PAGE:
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Lingva Latina per se illvstrata, by Hans H. Ørberg

PostPosted: Fri Jan 12, 2007 2:46 pm
by Publius Nonius Severus
Salvete Omnes!

As I am trying to improve my conversational latin, I came across the following latin course. Granted, I do not think it focuses on conversational latin, but it looks outstanding none the same.

Lingva Latina per se illvstrata
, by Hans H. Ørbergis a latin course written entirely in latin. It is in two parts: basics and advanced. That's right, entirely in latin.

The concept is simple but brilliant. For example, the first chapter begins with a map of the Roman Empire and on the next page a picture showing an island in an ocean, a town along the coast, and a river along side the town leading to the ocean. Printed by each feature there is but a single word: Insula, Oppidium, and Fluvius respectively. Then the text of the chapter begins "Roma in Italia est. Italia in Europa est. Italia et Graecia in Europa sunt..." it goes on like this, each sentence building onto the previous one, so that by the end of the first page alone you have additional vocabulary and concepts such as quoque, non, estne. There are notes in the margins to highlight major features of the grammar (e.g. est, sunt: Italia in Europe est. Italia et Graecia in Europa sunt). Chapter 2 starts with a picture of a family: a man, a woman, and three small children. The only words in the picture are their names. The story then proceeds: "Iulius vir Romanus est. Aemilia femina Romana est..." and so on.

I know this may not seem awfully impressive at this level (and especially so by my description) but I think the direct method is the best organic way to learn a language. As you peruse the subsequent chapters it becomes evident how effective this method can really be.

There are numerous sample pages included at the website for the course I linked to above (click on "Sample Pages").

As I have stated before, I am a big fan of the Oxford Latin Course. One of the things I liked about it was that each chapter started with a short illustrated story that introduces the major concpets for the chapter and vocabulary. Well, the "per se illvstrata" course is entirely composed in that fashion.

Does anyone have any experience with this course? If so, I would love to hear your impressions!

One of the things I most regret from my education was that I never took Latin in High School (nor college). After undertaking the study of Latin at age 29 several years ago I immediately remarked how much better I would have perfomed on my SAT's, other standardized tests, and other educational endeavors as well had I studied it earlier in life (I was so puerile in my childhood ;)). I decided then and there that my children would learn Latin and at an early age. I think the "per se illvstrata" course would be a perfect way to introduce Latin to kids because of it's simple format, direct method of learning, and fun and interseting presentation (Even though I want them to learn Latin, I will not force it down their throats). My oldest is 8 and I'm going to try the first couple sample pages of the course on her tonight to see how it goes. Regardless, I will be ordering the course tonight as well to fully examine it.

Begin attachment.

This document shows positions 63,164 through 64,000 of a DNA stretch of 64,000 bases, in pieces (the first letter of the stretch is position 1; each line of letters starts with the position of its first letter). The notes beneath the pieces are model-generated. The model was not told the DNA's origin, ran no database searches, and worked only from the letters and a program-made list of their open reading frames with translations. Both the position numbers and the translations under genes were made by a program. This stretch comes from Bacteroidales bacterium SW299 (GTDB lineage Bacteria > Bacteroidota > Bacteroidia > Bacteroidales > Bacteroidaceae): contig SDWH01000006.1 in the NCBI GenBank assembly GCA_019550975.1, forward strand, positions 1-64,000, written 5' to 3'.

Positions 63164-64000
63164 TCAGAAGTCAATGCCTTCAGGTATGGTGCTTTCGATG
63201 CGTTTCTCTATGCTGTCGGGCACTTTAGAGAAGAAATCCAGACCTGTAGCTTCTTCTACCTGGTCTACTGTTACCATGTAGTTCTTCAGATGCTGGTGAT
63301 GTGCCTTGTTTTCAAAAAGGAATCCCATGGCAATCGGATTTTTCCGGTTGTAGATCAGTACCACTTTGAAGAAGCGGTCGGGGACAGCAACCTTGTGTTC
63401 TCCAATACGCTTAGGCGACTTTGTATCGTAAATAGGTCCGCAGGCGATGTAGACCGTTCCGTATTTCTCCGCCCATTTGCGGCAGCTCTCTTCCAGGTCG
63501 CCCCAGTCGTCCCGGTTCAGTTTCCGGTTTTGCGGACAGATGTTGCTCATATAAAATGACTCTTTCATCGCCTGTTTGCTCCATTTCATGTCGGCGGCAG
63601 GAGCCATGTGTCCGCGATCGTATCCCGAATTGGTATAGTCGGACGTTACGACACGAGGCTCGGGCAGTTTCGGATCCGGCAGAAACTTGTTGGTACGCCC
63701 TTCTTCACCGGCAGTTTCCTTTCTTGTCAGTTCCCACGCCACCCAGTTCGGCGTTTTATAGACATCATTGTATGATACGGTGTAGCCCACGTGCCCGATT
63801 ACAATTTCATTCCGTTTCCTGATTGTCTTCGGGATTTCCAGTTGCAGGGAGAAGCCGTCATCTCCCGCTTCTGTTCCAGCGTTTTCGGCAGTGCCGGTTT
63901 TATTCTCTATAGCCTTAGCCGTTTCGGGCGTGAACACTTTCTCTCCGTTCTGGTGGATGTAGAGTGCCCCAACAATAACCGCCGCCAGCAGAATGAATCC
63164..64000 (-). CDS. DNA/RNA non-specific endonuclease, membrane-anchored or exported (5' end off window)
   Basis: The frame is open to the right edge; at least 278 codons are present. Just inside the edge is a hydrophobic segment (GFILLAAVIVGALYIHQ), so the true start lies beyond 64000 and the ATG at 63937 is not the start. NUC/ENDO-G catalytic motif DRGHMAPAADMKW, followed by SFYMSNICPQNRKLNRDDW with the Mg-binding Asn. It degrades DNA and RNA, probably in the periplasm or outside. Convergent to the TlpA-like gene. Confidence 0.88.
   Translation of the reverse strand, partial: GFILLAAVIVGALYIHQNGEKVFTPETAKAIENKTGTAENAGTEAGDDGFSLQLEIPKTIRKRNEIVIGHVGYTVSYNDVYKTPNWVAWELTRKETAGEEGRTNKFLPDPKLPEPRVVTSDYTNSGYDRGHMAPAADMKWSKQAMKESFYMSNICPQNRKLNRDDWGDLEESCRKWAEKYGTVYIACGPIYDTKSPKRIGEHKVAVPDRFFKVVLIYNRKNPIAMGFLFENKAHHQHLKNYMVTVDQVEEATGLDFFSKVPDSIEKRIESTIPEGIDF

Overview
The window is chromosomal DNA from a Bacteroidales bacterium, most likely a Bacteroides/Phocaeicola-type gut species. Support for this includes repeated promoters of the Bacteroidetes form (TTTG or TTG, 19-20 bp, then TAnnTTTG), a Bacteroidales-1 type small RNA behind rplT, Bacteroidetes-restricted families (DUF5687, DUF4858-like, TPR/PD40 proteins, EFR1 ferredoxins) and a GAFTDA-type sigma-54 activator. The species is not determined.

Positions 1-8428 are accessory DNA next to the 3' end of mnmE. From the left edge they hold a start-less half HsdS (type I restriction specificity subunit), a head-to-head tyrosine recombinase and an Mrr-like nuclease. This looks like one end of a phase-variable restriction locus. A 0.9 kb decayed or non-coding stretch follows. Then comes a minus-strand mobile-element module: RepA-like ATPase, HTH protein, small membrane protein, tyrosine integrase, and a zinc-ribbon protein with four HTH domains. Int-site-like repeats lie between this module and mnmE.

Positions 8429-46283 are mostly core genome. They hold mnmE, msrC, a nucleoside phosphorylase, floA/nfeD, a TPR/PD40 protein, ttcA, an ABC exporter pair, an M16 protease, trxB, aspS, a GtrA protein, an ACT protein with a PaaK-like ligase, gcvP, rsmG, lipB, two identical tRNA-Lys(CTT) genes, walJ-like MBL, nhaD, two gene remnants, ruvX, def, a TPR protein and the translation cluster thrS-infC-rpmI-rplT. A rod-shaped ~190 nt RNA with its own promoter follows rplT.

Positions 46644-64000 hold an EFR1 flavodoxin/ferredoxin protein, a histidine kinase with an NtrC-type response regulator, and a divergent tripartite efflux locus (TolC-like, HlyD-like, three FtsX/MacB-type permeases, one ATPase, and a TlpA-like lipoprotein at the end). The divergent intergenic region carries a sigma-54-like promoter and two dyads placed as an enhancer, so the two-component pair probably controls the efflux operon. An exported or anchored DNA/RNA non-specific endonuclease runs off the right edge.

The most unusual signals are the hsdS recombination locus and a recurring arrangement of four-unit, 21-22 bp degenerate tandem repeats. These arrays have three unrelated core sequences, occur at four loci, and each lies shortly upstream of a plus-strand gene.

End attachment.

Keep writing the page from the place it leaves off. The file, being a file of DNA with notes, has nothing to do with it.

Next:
So, if you've used this: What do you think? If you have not and it sounds interesting to you, check it out!



PostPosted: Sun Jan 14, 2007 8:38 pm
by Iacobulus
Iacobulus Publio spd -

It's never too late! I'm glad you're enjoying learning Latin. I'm not familiar with this text, but it is a unique "baptism by fire" approach.

But for improving conversational Latin, I would stick to texts that focus on more contemporary subject matter, like Traupman's books (but of course OLC and the text you mention are essential for grammar and syntax). And the best approach for improving conversational Latin is to speak it with someone else!

At my university (University of Kentucky), we have graduate program called the Latin Institute where all courses are taught in Latin (I will complete the Institute this semester). We also host an annual Conventiculum, a 7-day workshop where only Latin is spoken (we have participants from around the country).

Conventicula Aestiva:
Institutum Studiis Latinis Provehendis:

Also, Stephen A. Berard, Professor of World Languages at Wenatchee Valley College (Washington state), has been hosting his own "Latin Day" in Seattle for some time now (he is also a regular participant at the Conventiculum). His spoken Latin events are more frequent. Here's his site:

And I'm glad you like the Oxford Latin Course, we teach our Latin classes here with it (I've taught with Ecce Romani and OLC is a step above it in my opinion). However personally I prefer the more holistic and "rote memorization" approach of texts such as Wheelock's or Moreland & Fleischer (I learned Latin from M & F myself).

Bonam Fortunam habeas causa linguae Latinae loquendae atque cura ut quam optime valeas

PostPosted: Tue Feb 20, 2007 10:46 pm
by Publius Nonius Severus
Salvete Iterum!

I happy to report that today I received my copy of Lingua Latina and I am even more enthusiastic about it after skimming through it then viewing the preview from the website. Just as promised by the sample pages and overview, this course is an ingeniously designed system of building your Latin knowledge one step at a time.

One thing I didn't see in the sample pages was the grammar and vocabulary review at the end of each chapter. It does a great job of summing up all of the grammar noted in the side margins of the pages in the chapter. It is well organized.

I ordered parts I and II. Part I is really meant for someone never exposed to the language but I will go through it quickly hopefully and move on to part II. I will continue to review this course and hope it lives up to its initial appraisal. I am also still going to experiment with my 8-yr old to see how applicable it might be to younger students!